Crater formation by the rupture of underground natural gas pipelines: a probabilistic-based model
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Parallel and crossing pipelines are frequently implemented due to land-use restrictions and their ease of operation and maintenance. Given the proximity of these pipelines and the hazardousness of the substances they transport, an eventual Loss of Containment (LOC) in a parallel/crossing corridor can lead to a domino effect that should be considered in Quantitative Risk Analysis (QRA). For underground pipelines, this LOC is accompanied by a formation of a crater, which can uncover adjacent pipelines triggering a domino effect scenario to take place. This paper aims to develop a model to predict feasible crater dimensions (i.e., width and depth) from a LOC in underground natural gas pipelines using operational and structural parameters. For this purpose, a recent review of 57 underground natural gas pipeline accidents were considered in a probability-based approach once data was processed. This approach initially predicts the Width-to-Depth crater ratio (WD) using a multivariate regression. Then feasible crater dimensions were determined using the regression prediction interval and the width-depth joint probability function, which is approximated with a Gaussian copula. This approach proposes a worst, mean and less severe scenarios to support decision-making processes regarding parallel or crossing underground natural gas pipelines with a LOC. Besides the identification of domino effect scenarios, this information can be used to support pipeline segmentation for risk analysis or even to support Right-of-Way (ROW) definition during pipeline installation.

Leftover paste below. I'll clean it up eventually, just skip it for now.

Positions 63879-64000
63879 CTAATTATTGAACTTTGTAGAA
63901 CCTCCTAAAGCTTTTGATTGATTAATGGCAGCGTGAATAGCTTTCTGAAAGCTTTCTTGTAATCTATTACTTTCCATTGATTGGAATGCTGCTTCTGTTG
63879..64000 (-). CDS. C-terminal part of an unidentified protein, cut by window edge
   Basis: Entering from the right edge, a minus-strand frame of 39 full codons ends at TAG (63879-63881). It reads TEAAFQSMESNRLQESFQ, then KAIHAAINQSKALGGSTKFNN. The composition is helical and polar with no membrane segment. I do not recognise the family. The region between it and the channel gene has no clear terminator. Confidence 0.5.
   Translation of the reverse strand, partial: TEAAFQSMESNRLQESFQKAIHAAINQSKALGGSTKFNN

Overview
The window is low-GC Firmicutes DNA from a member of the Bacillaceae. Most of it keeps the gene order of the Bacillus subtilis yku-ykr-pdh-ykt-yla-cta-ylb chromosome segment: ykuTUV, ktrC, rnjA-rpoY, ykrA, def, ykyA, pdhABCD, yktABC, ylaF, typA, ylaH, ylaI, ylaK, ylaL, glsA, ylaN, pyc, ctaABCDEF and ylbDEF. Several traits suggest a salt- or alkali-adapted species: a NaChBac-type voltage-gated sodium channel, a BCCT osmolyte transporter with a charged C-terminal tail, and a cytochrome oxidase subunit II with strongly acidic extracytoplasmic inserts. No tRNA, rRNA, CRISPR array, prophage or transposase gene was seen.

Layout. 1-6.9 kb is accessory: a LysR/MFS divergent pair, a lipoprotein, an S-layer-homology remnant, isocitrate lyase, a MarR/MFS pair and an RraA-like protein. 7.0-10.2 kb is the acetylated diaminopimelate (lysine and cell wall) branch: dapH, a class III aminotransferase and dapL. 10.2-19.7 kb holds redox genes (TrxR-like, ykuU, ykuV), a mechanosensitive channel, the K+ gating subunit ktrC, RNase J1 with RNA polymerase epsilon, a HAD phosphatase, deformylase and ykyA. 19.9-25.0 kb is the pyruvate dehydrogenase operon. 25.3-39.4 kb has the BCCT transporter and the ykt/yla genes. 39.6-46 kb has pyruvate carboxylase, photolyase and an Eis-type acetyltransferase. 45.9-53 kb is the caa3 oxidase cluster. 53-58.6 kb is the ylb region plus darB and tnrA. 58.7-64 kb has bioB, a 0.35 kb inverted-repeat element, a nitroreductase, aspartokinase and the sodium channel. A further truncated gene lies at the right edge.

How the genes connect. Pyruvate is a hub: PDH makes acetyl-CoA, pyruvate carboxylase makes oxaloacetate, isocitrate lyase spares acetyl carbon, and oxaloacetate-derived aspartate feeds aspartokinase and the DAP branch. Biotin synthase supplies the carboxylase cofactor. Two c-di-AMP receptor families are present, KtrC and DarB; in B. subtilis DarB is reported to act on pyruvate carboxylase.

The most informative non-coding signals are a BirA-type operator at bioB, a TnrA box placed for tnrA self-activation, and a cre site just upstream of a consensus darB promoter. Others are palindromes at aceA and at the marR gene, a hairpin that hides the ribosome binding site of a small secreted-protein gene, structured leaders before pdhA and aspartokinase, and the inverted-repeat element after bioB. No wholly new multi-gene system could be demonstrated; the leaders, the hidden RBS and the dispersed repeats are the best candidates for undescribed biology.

CitationAmaya, R. [et al.]. Crater formation by the rupture of underground natural gas pipelines: a probabilistic-based model. "Journal of natural gas science and engineering", 1 Juny 2018, vol. 54, p. 224-239.